Depot, and Office Depot. A number of these firms have changed the way human beings work and interact or, to borrow a phrase from Steven Jobs, “they have changed the world.” Recently, new VC-financed firms, such as Facetime, MySpace, and YouTube, are driving yet further change.
If one agrees that the VC-financed firms are critical to the U.S. position in the global technology economy, then the globalization of the VC industry is an important topic. The VC industry is not significant in terms of either direct employment or the total capital under management. Rather its significance lies in the role of venture capitalists in finding, funding, and assisting entrepreneurs whose firms will be instruments of Schumpeter’s (1939) “creative destruction” or successful in creating “new economic spaces.” Previous studies have attempted to measure the employment contribution of firms funded by VC and found it to be extensive (see, e.g., Global Insight, 2004).
Our examination of the globalization of the VC industry proceeds as follows. The first section introduces VC as an organizational form. The second section examines the academic research on international VC investing. The following section describes the history of international VC investing, which began in the 1960s and has since grown enormously. The fourth section examines the reasons for the globalization of the VC industry and is followed by a quantitative section describing the international flows of VC. In the sixth section the growth of the VC investment in China is discussed. The concluding section discusses the implications of the findings for our understanding of the globalization of VC. We find that there is little evidence at this time to indicate that the globalization of VC is having a negative effect on the U.S. innovation system. The existing evidence does suggest that U.S. VC firms are finding viable investments in other nations and foreign VC firms continue to find viable investments in the United States.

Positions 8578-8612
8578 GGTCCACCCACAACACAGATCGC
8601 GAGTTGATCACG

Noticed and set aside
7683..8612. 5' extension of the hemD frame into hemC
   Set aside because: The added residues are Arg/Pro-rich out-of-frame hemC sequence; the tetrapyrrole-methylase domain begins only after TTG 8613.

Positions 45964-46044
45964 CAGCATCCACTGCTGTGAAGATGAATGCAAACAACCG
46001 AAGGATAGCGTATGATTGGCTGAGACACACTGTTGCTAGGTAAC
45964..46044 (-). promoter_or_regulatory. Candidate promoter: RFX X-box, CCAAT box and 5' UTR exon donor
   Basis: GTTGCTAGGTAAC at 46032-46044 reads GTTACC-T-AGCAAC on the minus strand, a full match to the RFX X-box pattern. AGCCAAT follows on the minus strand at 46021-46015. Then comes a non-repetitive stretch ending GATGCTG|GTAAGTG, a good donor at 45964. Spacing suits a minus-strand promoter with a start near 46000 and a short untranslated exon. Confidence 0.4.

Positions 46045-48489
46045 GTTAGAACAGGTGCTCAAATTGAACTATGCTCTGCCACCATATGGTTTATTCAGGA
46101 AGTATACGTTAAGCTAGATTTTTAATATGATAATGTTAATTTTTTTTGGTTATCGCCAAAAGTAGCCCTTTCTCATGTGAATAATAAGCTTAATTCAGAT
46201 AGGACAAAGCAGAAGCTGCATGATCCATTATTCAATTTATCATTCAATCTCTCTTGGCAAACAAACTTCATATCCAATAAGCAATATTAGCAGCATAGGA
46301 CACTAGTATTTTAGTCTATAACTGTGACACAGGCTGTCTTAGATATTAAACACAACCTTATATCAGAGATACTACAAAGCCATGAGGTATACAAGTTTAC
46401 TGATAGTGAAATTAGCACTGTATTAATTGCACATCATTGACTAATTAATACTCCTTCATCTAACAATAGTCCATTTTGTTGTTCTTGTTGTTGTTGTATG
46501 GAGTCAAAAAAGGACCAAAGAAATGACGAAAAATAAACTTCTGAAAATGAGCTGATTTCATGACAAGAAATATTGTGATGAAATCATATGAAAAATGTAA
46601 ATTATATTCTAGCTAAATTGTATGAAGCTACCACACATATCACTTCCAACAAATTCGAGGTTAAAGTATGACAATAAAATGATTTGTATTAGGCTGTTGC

Professional VC firms are the subject of this chapter and, as far as is practicable, buyout (BO) and angel investors are omitted from our analysis. Private equity (PE) firms are organizations that invest in firms with the aim of later selling this equity at a higher price to capture the capital gains. VC is a subset of PE firms. We do not include BO firms because they acquire existing firms and thus are involved not in supporting emerging firms but rather in acquiring and reorganizing existing firms. Angel investing refers to equity investment in young firms by individuals or groups of individuals using their own funds and is a practice that is hundreds of years old. The difference between angels and venture capitalists is that the venture capitalists are professionals operating an organization that has raised institutional money.
This chapter treats private VC as the ideal type and does not examine corporate VC. The reasons for omitting corporate VC are threefold: First, as a whole, corporate VC is much less important than private VC. Second, many corporate